The second part of the first episode featured two people randomly talking but if you know your Japanese folk lore then you’ll instantly recognize Enma, king of hell, talking to Hozuki. There are a lot of episodes where characters from various folklore and stories are referenced by the show and constantly poked fun of. Sometimes, popular historical figures are slipped into the jokes and it felt like re-watching Nyaruko-san because of all the Japanese references I cannot pick up. Nyaruko-san often has fifty to a hundred references in one episode. It’s one of the reasons why I don’t want to pick up the second season. Hoozuki no Reitetsu has the same kind of alienating subject matter. It constantly feels like the show just referenced someone or something or made a subtle joke about something and my non-Japanese brain can’t figure it out. It’s a little frustrating. To any Japanese reading this blog, I would like to apologize that the cultural barrier has trumped TPAB. I concede defeat. The extent of my Japanese culture only went as far as the Shin Megami Tensei franchise and its immersed summoning system. To better appreciate this anime, you’d have to have basic understanding of Japanese customs, Japanese folklore and myths and a little bit of Japanese history especially those of the Edo era since the show references it a lot. The appeal of the show is that recognizable fictional characters are all in hell and they all meet this straight laced serious guy named Hozuki. He is a basically a problem solver overseeing hell. His by the book attitude also molded hell into a company where King Enma sits atop and the demons employed are given training and paid for their job of torturing sinners. The idea that hell is run like a strict Japanese company is funny given how most cliché Japanese attitudes are applied in the show. Given the fact that recognizable fictional characters are also in it adds to the appeal of this company hell. This show would then be about the various sections of hell being managed by Hozuki as he keeps a proper disciplined attitude towards the employees of hell.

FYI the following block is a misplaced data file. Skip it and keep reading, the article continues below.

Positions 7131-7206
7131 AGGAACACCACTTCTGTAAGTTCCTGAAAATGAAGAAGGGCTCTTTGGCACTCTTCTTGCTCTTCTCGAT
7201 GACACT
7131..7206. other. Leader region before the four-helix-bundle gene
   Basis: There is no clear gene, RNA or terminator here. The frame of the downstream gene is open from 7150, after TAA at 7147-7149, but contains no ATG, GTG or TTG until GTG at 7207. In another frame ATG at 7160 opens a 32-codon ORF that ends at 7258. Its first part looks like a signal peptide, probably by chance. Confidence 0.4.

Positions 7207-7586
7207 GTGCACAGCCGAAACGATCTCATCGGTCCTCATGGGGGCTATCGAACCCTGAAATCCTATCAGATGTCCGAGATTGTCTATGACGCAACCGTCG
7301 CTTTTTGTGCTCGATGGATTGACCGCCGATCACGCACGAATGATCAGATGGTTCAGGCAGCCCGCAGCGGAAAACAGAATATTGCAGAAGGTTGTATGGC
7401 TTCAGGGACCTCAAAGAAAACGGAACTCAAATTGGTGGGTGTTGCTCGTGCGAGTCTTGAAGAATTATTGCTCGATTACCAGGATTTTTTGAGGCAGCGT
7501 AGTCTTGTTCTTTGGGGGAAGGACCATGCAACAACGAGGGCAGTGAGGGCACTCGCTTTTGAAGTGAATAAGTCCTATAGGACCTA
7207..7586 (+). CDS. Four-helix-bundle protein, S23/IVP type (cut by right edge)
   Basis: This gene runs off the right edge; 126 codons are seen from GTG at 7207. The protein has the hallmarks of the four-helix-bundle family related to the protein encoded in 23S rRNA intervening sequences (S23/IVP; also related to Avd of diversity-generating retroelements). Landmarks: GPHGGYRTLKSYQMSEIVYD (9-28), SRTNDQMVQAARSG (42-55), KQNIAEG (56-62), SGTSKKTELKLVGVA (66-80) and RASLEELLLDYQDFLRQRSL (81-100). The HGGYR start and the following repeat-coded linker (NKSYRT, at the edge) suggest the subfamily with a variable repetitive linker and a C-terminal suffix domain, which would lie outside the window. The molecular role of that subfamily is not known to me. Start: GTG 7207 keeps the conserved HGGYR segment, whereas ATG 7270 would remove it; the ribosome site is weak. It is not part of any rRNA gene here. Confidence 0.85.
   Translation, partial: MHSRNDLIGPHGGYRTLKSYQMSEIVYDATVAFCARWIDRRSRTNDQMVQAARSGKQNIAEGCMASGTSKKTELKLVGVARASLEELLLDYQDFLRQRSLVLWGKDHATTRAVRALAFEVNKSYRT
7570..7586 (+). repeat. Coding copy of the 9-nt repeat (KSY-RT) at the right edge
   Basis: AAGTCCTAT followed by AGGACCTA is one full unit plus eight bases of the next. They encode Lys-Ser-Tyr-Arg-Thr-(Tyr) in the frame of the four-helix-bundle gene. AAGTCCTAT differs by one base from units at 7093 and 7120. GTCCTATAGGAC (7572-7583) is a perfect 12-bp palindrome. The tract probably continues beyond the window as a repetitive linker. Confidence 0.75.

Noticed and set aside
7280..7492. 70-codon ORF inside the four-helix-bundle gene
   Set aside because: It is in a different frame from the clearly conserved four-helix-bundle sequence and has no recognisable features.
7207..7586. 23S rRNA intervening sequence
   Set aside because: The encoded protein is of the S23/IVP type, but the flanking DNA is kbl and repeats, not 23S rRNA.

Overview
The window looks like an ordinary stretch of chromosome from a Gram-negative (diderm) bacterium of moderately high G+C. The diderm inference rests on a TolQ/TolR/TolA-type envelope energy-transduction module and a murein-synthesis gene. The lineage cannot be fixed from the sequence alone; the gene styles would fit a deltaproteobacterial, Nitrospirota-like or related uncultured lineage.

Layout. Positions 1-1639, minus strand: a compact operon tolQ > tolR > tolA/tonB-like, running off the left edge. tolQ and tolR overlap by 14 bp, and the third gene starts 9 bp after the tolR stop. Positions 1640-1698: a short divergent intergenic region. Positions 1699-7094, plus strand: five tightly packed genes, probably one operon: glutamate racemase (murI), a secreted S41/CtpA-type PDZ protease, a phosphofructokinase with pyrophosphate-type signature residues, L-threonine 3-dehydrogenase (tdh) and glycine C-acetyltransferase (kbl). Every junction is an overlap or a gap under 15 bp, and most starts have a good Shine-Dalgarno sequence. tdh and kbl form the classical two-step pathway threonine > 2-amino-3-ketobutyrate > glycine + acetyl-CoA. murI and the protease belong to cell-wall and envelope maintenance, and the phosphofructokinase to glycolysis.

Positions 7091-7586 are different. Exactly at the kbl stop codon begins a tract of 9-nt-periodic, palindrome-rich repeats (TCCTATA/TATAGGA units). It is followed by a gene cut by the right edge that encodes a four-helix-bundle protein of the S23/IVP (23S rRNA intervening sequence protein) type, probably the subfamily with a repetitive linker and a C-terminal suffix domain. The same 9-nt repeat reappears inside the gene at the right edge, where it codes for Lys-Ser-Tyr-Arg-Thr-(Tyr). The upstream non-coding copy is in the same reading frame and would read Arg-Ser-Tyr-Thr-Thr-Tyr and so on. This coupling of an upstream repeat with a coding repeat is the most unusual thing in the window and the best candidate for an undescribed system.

The alienating aspect of the show isn’t all that bad. It’s not like Joshiraku where you seriously cannot understand any of the gags. It’s also not like Utakoi where you’re confused at what in the holy Pikachu is happening since it expects its audience to know the karuta poems. There are very little wordplays at work here and I do think the creator also understood that it didn’t want to alienate its broader audience so there are a few elements here that you can still enjoy without a proper knowledge of the land of the rising sun. Let me be clear though that you’ll only be able to experience half of the show’s true beauty though. Don’t let it bother you. I’m writing this review knowing full well I only soak half the beauty of the show and I still enjoyed it to a degree. Anyways, the anime has elements that anyone can enjoy even with the cultural barrier. I’m talking about three things. The dark comedy: